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Environmental research

The effects of arsenic exposure on blood pressure and early risk markers of cardiovascular disease: Evidence for population differences.


PMID 25825128

Abstract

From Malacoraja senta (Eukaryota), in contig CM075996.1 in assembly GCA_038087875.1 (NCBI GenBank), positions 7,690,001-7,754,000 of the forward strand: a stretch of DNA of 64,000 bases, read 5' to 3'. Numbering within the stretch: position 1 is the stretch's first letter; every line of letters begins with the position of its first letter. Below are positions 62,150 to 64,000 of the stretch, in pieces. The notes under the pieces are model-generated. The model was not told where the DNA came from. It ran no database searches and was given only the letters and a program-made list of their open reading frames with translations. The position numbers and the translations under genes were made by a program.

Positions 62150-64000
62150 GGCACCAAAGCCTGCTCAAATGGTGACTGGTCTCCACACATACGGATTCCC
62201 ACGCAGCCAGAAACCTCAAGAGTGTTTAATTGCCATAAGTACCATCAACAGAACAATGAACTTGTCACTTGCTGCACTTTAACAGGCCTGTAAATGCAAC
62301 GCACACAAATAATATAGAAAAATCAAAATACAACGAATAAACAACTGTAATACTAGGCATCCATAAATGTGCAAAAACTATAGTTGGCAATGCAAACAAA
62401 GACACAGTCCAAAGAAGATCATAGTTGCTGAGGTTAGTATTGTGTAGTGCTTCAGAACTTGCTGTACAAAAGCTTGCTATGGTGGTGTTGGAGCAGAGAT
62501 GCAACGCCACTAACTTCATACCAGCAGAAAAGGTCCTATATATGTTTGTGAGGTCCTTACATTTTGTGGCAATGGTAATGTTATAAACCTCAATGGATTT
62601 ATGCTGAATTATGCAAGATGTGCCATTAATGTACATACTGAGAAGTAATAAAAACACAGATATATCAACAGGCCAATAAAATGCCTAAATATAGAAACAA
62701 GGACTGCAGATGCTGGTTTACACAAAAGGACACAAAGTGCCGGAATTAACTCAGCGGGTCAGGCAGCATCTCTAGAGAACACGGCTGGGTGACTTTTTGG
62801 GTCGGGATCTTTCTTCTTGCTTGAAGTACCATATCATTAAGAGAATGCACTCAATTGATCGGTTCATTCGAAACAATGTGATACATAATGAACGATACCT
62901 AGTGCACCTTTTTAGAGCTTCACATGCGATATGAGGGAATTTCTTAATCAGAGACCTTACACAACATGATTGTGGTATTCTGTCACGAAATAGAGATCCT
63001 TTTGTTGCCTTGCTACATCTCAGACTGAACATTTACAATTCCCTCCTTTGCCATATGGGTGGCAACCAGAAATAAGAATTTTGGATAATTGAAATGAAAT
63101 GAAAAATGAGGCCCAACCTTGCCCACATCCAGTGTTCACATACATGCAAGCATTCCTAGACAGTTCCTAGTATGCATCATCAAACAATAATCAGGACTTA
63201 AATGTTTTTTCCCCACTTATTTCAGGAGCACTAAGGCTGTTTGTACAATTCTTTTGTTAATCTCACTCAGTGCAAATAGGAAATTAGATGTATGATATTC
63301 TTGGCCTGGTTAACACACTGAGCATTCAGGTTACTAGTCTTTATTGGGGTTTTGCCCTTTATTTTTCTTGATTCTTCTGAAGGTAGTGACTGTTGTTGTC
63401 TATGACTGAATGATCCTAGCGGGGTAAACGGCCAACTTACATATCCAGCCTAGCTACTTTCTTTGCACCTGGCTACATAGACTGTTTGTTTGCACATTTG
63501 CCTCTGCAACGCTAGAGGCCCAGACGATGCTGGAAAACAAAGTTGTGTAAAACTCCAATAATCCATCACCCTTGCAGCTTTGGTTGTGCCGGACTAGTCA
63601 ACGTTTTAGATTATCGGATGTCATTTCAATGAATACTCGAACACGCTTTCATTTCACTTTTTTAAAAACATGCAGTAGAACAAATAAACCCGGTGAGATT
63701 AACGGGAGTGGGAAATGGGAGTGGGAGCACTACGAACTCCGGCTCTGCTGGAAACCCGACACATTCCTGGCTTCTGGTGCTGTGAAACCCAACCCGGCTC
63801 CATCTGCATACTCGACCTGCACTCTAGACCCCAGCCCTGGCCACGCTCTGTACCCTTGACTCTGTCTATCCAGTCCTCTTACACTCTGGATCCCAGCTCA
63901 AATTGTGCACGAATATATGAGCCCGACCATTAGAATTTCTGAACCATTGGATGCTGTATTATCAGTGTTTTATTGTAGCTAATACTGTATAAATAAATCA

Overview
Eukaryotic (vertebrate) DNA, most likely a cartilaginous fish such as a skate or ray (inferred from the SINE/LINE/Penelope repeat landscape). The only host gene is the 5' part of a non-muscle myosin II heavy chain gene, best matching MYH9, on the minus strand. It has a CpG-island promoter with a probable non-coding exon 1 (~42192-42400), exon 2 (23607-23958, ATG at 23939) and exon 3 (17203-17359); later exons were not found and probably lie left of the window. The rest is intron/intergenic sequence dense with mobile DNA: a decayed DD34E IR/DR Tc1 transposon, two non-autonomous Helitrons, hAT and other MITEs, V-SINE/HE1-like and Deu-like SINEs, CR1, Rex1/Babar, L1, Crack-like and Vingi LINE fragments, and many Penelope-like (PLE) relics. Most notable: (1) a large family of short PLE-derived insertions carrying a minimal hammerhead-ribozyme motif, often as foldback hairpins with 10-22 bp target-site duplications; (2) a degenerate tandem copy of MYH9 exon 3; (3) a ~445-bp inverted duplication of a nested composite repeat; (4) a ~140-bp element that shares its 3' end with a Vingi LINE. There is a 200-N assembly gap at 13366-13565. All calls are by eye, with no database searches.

Exposure to inorganic arsenic has been identified as a risk factor for elevated blood pressure and cardiovascular disease. Our aim with this study was to elucidate effects of arsenic on blood pressure and early risk markers of cardiovascular disease in a population with efficient arsenic metabolism that can modify other arsenic-related health effects. The study included 225 women in the northern Argentinean Andes. Exposure to arsenic was assessed by the sum of arsenic metabolite concentrations in urine. Blood pressure was measured in the supine position. Blood samples were collected for measurement of hemoglobin, homocysteine, triglycerides, apolipoproteins A and B, and cytokines in separated plasma. The median arsenic concentration in urine was 200 µg/L (range 22-545 µg/L). Unexpectedly, urinary arsenic concentrations were inversely associated with both systolic (p=0.081), and diastolic (p=0.002) blood pressure, and with the ratio of apolipoproteins B/A (p<0.001). There was no clear sign of increased inflammation, measured as cytokine concentrations, in relation to arsenic. Furthermore, urinary arsenic was associated with low hemoglobin concentrations (p<0.001). Our results show that arsenic exposure was not associated with elevated levels of early risk markers for cardiovascular disease in this population. This provides evidence that the effects of arsenic on risk of cardiovascular disease differ between populations, which needs to be taken into account in risk assessment.